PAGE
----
Reserve Activities - May 2022

Historically May is the beginning of the drier winter months, as we have so often mentioned our weather patterns have become more and more bizarre.

The 68 mm of rain that fell during this month lends credence to that pattern. A cut off low which was hovering over the Lowveld in the later part of the month contributed 59.5 mm to that total over a period of four days. This was very unusual weather as our long term average until May 2021 was 5.8 mm. Minimum and maximum temperatures were 12 degrees Celsius and 30 degrees Celsius. The humidity range was 65-90%.

Firebreaks around the Members bungalows continued as the priority task. The rainfall mentioned above played havoc with this as some of the perennial grasses seeded again and these areas were re-visited for further clean ups. This work is 90% complete. This work will continue to the hides and bomas as well as the administration centre.

We have now reached the ninth month since the last elephant breakage through the perimeter fence. The current pressure from these animals is immense, each morning has new signs along Fence Road of elephant bulls’ presence as the try and unpuzzle the new structure. Damages to the fence in this month was due to a buffalo bull ‘horning’ one of the uprights which caused a dead short.

River crossings were attended to as needed. Elephant impact to vegetation and roads cleared as needed, the bulk of this work was on Goedehoop.

A historical issue with hyena presence around the camp area and bungalows has again reared its head. The varying reports received have witnessed these animals entering unsecured and unlocked bungalows and, in some cases, attempting to remove items from open parked vehicles. I am of the firm opinion it is multiple animals and not restricted to a single animal, learned behaviour through the various generations of hyena which is clear.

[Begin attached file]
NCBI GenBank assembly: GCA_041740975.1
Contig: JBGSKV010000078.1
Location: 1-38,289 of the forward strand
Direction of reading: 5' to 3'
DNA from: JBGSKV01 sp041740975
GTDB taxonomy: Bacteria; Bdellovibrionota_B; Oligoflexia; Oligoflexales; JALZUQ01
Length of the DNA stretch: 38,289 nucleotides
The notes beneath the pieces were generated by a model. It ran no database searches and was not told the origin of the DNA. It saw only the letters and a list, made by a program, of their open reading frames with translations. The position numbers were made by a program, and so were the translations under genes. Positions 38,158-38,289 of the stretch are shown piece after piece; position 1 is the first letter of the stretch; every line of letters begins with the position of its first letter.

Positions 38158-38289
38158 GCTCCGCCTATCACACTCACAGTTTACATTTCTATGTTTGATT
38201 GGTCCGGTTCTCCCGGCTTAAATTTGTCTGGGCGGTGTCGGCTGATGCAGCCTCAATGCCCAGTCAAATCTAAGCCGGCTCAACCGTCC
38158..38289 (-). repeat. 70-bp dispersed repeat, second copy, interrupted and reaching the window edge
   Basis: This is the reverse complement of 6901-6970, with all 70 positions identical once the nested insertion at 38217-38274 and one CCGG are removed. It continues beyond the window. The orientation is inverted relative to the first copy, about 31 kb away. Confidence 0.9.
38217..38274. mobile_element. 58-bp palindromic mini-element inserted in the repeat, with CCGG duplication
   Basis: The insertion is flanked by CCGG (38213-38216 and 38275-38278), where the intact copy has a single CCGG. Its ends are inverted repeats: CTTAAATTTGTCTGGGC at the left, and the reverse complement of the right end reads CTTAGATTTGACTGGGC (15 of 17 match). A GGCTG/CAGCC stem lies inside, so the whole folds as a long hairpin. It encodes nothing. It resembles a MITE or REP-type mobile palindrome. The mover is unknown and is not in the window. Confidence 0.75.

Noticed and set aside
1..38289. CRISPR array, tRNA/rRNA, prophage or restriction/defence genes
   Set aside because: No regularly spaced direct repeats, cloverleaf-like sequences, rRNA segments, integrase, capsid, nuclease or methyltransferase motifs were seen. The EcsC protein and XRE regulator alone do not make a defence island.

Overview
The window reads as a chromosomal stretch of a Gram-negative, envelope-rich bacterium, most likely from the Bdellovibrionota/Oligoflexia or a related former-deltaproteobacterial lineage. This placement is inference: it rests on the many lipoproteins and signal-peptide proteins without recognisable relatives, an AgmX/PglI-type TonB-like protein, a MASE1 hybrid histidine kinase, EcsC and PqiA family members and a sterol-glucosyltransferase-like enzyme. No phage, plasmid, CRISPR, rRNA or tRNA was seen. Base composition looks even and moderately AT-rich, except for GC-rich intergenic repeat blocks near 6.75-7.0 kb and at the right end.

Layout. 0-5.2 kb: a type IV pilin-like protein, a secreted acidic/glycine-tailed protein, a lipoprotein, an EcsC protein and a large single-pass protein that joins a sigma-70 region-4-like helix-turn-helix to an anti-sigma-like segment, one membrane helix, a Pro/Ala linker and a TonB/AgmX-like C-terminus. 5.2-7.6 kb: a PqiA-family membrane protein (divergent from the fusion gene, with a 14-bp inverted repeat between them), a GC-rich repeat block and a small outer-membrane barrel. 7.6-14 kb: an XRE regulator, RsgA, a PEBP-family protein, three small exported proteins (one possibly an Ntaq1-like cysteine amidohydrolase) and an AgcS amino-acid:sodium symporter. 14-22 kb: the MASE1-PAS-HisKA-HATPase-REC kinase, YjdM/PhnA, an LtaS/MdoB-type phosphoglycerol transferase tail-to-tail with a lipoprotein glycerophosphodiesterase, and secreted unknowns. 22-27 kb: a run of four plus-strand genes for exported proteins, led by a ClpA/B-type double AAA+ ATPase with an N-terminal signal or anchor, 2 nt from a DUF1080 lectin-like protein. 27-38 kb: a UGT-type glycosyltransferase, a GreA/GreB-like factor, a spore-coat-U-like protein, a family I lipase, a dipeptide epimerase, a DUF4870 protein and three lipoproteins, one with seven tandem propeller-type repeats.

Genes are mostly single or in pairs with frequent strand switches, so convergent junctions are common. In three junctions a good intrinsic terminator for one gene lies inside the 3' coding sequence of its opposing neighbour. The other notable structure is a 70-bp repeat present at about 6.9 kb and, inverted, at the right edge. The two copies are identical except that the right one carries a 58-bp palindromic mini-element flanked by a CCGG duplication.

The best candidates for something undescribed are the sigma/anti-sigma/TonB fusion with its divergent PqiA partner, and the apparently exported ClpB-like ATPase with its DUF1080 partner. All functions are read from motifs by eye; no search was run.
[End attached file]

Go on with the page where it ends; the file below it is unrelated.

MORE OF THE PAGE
Our human footprint at Ingwelala is a reality, this cannot be disputed, any action taken, or any behaviour by any individual should be viewed holistically, and never in isolation, as this has implications for all users. The Gate Letter draws special attention to every User’s responsibility to ensure that animals are not fed either deliberately or inadvertently:

"Your attention is drawn to the official policy regarding the feeding of animals on the property. This practice is forbidden. There is a worrying and potentially dangerous trend developing with regards to the feeding of game in the Members areas and surrounds, this is specifically related to the nyala and warthog. Please keep your distances from these animals as far as possible.

There is an adult hyena that continues to try and enter bungalows in search of opportunistic food availability. If we consciously open and close doors behind us to prevent these random opportunities all together, we can modify this hyena’s behaviour and thereby avoid any potential human/wildlife conflict that may result in an unfavourable outcome for the hyena by having to request a destruction permit from MTPA.”

As a member correctly stated to me in conversation during the week, as humans visiting a Protected Area we are in the animals’ space, our behaviour should be humble and unintrusive in every sense of the word. We are in their kingdom, and we should serve them wisely and responsibly.

There is a further request in the Gate Letter to please assist by taking photographs of any leopards you may encounter on the reserve, especially those in the proximity of camp. Clear facial, and left and right side body pictures of the individuals will assist us hugely in creating identikits for all leopards. Pictures can be e-mailed to This email address is being protected from spambots. You need JavaScript enabled to view it. for attention of Jo Baard. Please support this initiative.

 

 

by Chris Mayes; Photo: Ingid Passier

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